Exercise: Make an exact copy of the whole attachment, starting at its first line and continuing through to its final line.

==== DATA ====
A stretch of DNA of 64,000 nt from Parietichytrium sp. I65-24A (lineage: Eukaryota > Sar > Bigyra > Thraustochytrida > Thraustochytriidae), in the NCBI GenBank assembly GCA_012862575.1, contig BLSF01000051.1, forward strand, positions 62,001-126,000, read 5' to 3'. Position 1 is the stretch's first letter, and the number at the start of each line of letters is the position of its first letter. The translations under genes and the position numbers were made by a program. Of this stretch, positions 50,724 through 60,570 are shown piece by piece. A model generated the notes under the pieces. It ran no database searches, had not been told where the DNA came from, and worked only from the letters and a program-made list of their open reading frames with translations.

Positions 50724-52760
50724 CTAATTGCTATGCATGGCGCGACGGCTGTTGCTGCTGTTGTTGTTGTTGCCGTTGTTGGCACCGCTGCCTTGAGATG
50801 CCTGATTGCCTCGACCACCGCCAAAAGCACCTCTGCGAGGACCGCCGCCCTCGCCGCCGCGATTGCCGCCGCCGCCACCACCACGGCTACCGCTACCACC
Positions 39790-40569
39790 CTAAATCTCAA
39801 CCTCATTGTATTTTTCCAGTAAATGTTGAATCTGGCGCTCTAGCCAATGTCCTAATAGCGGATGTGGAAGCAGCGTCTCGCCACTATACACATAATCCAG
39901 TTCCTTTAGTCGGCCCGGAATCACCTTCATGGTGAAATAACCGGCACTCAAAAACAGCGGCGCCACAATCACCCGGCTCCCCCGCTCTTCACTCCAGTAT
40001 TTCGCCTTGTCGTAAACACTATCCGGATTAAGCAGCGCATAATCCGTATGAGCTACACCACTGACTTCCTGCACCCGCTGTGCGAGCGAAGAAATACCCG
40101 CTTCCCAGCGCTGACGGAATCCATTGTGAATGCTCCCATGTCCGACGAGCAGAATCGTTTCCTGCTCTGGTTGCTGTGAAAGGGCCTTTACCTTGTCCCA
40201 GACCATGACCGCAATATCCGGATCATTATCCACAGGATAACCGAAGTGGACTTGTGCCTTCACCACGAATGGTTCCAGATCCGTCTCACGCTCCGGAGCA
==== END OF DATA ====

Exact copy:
A stretch of DNA of 64,000 nt from Parietichytrium sp. I65-24A (lineage: Eukaryota > Sar > Bigyra > Thraustochytrida > Thraustochytriidae), in the NCBI GenBank assembly GCA_012862575.1, contig BLSF01000051.1, forward strand, positions 62,001-126,000, read 5' to 3'. Position 1 is the stretch's first letter, and the number at the start of each line of letters is the position of its first letter. The translations under genes and the position numbers were made by a program. Of this stretch, positions 50,724 through 60,570 are shown piece by piece. A model generated the notes under the pieces. It ran no database searches, had not been told where the DNA came from, and worked only from the letters and a program-made list of their open reading frames with translations.

Positions 50724-52760
50724 CTAATTGCTATGCATGGCGCGACGGCTGTTGCTGCTGTTGTTGTTGTTGCCGTTGTTGGCACCGCTGCCTTGAGATG
50801 CCTGATTGCCTCGACCACCGCCAAAAGCACCTCTGCGAGGACCGCCGCCCTCGCCGCCGCGATTGCCGCCGCCGCCACCACCACGGCTACCGCTACCACC
Positions 39790-40569
39790 CTAAATCTCAA
39801 CCTCATTGTATTTTTCCAGTAAATGTTGAATCTGGCGCTCTAGCCAATGTCCTAATAGCGGATGTGGAAGCAGCGTCTCGCCACTATACACATAATCCAG
39901 TTCCTTTAGTCGGCCCGGAATCACCTTCATGGTGAAATAACCGGCACTCAAAAACAGCGGCGCCACAATCACCCGGCTCCCCCGCTCTTCACTCCAGTAT
40001 TTCGCCTTGTCGTAAACACTATCCGGATTAAGCAGCGCATAATCCGTATGAGCTACACCACTGACTTCCTGCACCCGCTGTGCGAGCGAAGAAATACCCG
40101 CTTCCCAGCGCTGACGGAATCCATTGTGAATGCTCCCATGTCCGACGAGCAGAATCGTTTCCTGCTCTGGTTGCTGTGAAAGGGCCTTTACCTTGTCCCA
40201 GACCATGACCGCAATATCCGGATCATTATCCACAGGATAACCGAAGTGGACTTGTGCCTTCACCACGAATGGTTCCAGATCCGTCTCACGCTCCGGAGCA